Visitors to Middleburg earlier this month were met with an interesting sight.  On the afternoon of Sunday, October 6th the NSLM partnered with Emmanuel Episcopal Church to host an interfaith Blessing of the Animals event and the community turned out in force to participate. 

Pastor Gil Gibson, Reverend Gail Epes, Rabbi Rose Lyn Jacob, and Reverend Gene LeCouteur. Photo by Lauren Kraut.

Our front lawn was full of people who brought their animal friends to receive blessings offered by Episcopal priests The Reverends Gene LeCouteur and Gail Epes, Pastor Gil Gibson of Aldie Presbyterian Church, and Rabbi Rose Lyn Jacob of Culpeper. 

Horses waiting for their blessings. Photo by Lauren Kraut.

There was a festive feel to the day as people enjoyed mingling with other animal lovers and meeting their pets.  The clergy circulated through the crowd imparting blessings to many dogs, a cat or two, a rabbit, several horses and ponies, and even a parrot.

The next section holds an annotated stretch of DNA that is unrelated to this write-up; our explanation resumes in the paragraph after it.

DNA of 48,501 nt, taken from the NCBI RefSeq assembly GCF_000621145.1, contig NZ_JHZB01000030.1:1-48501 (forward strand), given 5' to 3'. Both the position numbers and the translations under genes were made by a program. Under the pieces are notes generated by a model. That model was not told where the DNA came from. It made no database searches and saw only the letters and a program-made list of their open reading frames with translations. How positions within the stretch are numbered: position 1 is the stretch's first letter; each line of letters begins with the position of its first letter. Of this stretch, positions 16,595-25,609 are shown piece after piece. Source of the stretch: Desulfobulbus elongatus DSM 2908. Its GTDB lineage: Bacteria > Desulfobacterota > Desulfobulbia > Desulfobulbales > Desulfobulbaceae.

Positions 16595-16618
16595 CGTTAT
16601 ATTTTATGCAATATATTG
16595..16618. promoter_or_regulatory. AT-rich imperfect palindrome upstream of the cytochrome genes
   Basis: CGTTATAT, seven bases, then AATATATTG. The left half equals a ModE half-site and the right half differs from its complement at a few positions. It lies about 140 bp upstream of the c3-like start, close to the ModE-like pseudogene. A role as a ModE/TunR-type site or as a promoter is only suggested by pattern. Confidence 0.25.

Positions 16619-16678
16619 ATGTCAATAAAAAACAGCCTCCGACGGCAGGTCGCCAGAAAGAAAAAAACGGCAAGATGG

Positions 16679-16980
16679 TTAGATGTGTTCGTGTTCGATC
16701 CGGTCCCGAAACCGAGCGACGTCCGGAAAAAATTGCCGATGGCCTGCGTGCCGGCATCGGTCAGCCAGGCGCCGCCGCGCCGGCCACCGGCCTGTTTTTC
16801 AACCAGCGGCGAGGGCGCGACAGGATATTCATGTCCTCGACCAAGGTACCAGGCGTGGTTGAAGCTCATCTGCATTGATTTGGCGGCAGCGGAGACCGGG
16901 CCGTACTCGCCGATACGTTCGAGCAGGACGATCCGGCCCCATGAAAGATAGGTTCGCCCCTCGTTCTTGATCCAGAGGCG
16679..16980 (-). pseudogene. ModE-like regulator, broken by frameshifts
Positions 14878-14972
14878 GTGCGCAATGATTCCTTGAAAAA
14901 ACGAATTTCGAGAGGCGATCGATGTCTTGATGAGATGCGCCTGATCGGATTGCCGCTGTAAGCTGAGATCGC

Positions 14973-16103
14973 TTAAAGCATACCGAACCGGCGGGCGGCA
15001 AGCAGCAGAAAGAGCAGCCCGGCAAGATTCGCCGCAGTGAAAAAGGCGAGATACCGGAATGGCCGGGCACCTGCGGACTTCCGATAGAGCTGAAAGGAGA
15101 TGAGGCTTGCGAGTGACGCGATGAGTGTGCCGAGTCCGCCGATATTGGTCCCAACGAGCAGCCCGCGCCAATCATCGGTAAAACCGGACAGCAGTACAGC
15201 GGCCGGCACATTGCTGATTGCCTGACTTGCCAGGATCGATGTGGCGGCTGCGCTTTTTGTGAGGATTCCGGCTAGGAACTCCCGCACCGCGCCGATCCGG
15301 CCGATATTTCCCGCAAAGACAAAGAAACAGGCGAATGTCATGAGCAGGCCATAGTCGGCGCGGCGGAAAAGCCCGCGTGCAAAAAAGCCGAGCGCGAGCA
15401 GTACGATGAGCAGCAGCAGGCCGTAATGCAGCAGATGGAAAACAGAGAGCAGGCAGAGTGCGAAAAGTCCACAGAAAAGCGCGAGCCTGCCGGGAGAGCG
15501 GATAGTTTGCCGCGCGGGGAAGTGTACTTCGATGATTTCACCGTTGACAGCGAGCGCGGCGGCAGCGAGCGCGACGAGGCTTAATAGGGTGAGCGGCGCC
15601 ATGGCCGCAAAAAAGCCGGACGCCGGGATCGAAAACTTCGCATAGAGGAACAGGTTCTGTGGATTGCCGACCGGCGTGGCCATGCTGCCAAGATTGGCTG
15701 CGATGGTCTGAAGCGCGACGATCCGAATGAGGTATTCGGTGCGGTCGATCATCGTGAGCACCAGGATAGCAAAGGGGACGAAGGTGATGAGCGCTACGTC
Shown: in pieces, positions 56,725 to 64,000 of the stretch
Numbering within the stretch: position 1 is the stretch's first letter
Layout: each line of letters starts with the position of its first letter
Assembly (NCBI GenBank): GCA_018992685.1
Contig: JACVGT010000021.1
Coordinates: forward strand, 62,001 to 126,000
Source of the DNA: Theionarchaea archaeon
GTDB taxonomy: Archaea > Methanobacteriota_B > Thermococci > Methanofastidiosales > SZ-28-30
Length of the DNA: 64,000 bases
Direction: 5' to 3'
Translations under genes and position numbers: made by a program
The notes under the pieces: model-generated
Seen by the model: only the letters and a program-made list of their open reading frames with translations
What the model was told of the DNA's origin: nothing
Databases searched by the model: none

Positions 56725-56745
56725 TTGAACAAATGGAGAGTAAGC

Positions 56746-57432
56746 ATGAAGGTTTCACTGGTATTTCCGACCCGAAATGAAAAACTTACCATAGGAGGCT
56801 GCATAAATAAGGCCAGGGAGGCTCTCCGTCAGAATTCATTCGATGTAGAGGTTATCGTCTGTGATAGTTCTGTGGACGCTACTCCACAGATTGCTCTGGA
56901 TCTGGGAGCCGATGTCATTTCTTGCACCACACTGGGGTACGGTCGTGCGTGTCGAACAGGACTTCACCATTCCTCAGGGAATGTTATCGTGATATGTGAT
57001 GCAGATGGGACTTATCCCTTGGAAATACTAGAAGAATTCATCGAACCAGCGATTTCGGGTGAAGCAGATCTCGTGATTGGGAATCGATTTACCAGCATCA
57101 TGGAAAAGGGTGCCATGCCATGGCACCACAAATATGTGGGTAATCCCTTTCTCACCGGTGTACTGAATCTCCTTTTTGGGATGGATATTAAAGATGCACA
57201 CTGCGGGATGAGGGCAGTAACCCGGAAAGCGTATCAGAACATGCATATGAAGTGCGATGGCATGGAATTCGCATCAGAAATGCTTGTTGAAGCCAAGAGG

Reverend Gene LeCouteur blessing a dog. Photo by Lauren Kraut.

In addition there were several community partners that had tables at the event.  Blue Ridge Wildlife Center, Middleburg Humane Foundation, War Horses at Rose Bower, and Potomac Cairn Terrier Rescue, all shared information about their programs with attendees.  The afternoon was a celebration of the animals in people’s lives and the joy that comes from those relationships.

Reverend Gail Epes blessing a dog. Photo by Lauren Kraut.